The President of Ecuador Lights Chanukah Candles

The President of Ecuador Lights Chanukah Candles

At an interfaith confab hosted by the president of Ecuador, the president lit Chanukah candles. Local Jewish community rabbi: “We are fulfilling an immense calling here”

December 10, 2018 | Translated from Arutz 7

Nir Koren and President of Ecuador
OTS emissary Rabbi Nir Koren, far right

The climax of an interfaith confab hosted by Lenín Moreno, the president of Ecuador, was when he lit all eight Chanukah candles.

The meeting centered on a discussion of a law tied to educational matters in Ecuador, which the various religions took issue with. Although Ecuador is, by definition, a secular state, about 95% of its population is affiliated with a religion even if they aren’t fully observant. Five clerics participated in the meeting, who represent a committee that represents the 13 religious communities in Ecuador. One of those representatives was Nir Koren, an emissary of Ohr Torah Stone’s Straus-Amiel emissary serving as the community rabbi of Ecuador, who gave the president a symbolic Chanukiah, which the president used to light the candles.

“We came to the meeting to discuss a new law that had been floated, but even before the meeting began, the president lit all eight candles. After the candle-lighting, we talked about the message of Chanukah, about how small actions can dispel much of the darkness, and how each of us needs to take part in this activity and in spreading the light, instead of being caught up on the darkness around us. I think that much of this contributed to the essence of the pursuant meeting.”

“We talked to the president about several important educational, moral and ethical issues. We wanted to share our vision of how education in Ecuador should look in the future, and help the country gear up for the task. We are apolitical, but we came to the meeting with a statement, with the goal of being a part of achieving this vision and the goals, and mainly, so that they take us into account whenever they deal with this issue. It was a successful meeting,” summarized Rabbi Koren.  “At the end of the meeting, a decision was made: we would be included as an advisory group. We are now the focus of attention, not politically, but rather in terms of our desire to influence, and I hope that we will truly succeed in this task.”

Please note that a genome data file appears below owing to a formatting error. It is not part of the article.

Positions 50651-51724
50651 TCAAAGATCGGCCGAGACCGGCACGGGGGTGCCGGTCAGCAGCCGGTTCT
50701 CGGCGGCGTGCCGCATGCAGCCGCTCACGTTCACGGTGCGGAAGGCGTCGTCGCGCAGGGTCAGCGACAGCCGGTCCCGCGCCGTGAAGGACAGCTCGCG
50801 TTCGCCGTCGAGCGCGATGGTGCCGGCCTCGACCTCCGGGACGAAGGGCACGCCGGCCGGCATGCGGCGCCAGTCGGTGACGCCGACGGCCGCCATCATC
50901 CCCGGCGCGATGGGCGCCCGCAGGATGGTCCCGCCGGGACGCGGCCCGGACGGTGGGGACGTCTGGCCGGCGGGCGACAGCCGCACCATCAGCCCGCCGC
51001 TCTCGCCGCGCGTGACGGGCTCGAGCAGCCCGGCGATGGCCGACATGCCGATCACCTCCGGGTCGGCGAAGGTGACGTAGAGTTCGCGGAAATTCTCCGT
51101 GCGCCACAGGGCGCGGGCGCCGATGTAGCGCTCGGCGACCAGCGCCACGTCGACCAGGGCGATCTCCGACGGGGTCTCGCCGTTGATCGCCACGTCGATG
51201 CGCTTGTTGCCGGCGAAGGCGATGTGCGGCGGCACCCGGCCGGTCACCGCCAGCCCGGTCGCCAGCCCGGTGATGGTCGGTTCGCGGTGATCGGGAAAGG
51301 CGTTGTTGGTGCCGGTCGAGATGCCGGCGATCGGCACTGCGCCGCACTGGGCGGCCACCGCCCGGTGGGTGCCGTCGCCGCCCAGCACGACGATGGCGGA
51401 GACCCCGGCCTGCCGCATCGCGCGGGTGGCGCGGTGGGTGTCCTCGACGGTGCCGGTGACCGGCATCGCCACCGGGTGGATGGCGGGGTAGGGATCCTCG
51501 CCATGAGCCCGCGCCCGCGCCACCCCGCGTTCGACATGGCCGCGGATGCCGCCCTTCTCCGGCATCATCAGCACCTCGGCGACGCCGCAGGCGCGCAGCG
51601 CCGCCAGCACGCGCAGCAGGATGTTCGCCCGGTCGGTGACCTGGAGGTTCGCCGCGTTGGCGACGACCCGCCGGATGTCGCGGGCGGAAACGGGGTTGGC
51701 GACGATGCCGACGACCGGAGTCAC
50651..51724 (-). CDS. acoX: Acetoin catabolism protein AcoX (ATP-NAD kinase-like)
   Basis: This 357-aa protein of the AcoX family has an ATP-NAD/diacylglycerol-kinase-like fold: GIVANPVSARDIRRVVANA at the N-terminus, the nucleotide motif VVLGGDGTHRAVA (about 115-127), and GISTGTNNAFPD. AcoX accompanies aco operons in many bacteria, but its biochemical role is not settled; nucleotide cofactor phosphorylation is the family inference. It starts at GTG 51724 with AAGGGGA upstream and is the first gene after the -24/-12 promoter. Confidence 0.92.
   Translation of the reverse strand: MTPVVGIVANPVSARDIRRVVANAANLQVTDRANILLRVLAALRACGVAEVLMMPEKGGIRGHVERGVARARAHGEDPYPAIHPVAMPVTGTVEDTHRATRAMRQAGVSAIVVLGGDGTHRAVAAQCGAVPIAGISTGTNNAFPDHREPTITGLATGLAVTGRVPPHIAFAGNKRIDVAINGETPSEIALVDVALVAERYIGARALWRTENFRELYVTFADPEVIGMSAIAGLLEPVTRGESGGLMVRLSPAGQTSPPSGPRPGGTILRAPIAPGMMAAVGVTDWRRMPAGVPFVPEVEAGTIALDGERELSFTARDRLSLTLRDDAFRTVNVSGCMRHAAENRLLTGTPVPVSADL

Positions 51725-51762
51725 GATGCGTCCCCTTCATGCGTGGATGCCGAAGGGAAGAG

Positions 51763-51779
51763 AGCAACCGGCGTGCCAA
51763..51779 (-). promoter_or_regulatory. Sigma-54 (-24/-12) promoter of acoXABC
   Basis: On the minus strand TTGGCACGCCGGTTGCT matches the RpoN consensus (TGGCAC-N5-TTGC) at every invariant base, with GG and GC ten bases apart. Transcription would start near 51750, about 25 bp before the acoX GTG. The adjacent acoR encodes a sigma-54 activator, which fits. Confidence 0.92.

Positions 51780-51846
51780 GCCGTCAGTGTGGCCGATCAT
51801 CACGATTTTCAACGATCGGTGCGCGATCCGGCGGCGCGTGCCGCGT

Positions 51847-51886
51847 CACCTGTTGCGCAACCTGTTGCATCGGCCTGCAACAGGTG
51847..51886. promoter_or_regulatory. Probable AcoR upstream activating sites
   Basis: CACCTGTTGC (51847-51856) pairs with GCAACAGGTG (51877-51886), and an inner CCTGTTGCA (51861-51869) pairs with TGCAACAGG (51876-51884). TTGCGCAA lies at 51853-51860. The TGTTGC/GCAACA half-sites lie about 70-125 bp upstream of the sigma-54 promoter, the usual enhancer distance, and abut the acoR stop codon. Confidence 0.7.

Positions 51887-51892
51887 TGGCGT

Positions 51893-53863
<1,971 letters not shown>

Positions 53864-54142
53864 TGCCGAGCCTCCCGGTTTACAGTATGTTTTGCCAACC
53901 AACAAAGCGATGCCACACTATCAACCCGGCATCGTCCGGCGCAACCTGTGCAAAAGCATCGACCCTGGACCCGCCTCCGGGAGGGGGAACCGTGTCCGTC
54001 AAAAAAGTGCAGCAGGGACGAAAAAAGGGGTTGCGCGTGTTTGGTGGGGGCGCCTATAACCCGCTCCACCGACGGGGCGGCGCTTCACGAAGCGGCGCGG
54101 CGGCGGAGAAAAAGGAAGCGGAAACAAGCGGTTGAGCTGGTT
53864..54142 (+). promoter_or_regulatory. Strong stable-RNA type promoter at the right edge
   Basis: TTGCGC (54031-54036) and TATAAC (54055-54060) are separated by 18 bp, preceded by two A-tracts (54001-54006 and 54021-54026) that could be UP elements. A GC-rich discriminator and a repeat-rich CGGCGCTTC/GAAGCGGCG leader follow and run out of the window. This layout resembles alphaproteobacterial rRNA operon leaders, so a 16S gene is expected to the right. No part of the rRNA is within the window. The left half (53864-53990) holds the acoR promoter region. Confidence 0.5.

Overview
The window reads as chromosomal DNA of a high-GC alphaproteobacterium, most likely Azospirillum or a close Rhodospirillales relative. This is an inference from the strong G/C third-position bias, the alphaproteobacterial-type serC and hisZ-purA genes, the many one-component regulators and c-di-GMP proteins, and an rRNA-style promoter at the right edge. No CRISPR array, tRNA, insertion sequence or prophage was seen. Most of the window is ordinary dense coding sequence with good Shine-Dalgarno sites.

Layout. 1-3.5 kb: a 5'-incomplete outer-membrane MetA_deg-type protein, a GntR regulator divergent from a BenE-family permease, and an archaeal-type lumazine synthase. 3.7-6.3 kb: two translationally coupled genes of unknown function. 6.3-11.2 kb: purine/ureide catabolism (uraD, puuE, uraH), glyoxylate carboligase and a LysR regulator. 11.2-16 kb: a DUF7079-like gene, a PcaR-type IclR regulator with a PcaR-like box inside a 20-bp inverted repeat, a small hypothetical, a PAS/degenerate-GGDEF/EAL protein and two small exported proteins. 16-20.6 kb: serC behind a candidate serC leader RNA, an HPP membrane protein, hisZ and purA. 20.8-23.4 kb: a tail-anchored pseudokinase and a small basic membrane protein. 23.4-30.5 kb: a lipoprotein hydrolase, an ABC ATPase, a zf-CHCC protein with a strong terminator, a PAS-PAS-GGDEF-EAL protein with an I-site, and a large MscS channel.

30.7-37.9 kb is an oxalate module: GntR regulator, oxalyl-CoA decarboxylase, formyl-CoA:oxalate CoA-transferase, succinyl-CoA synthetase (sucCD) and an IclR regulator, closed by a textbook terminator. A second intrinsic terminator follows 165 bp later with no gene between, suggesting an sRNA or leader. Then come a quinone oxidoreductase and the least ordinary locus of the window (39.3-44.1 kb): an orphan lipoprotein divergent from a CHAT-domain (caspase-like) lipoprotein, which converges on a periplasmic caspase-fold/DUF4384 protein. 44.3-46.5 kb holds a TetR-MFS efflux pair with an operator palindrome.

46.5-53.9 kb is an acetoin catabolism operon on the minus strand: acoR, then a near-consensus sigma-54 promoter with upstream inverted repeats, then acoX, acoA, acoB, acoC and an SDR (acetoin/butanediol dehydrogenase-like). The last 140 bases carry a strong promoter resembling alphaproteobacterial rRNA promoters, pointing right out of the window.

The Jewish community of Ecuador maintains close ties with the government. The community, which was built on the destruction caused by Kristallnacht and by Jews who fled Europe during the Second World War,  has about 1,000 members. The Holocaust survivors’ bitter feelings still pervade the community’s DNA, and are mainly manifested in the community’s desire to keep to themselves and avoid standing out. Still, there are certain members of this community who are abreast of all cultural issues and who are familiar with the chain of command in the country. The Jews can be found in the most important and most sensitive places in the country, and maintain warm ties with the administration. In fact, the community was graced by the presence of the president of Ecuador during it’s 80th anniversary celebrations.

Rabbi Koren reflected on celebrating the holiday outside of Israel: “Celebrating Chanukah outside of Israel is about being in a different atmosphere. In Israel, the entire country is lit up, and there is that family embrace. You don’t have that here, but the notion that you can be in such an isolated place and know that our Chanukiah is one of the few lighting up the place, both physically and spiritually, only reinforces the feeling that just a bit of light dispels much of the darkness. We are here fulfilling an important calling, feeling that was we are doing influences not just ourselves, but all Jews around the world.

Read the article in Hebrew on the Arutz 7 Website

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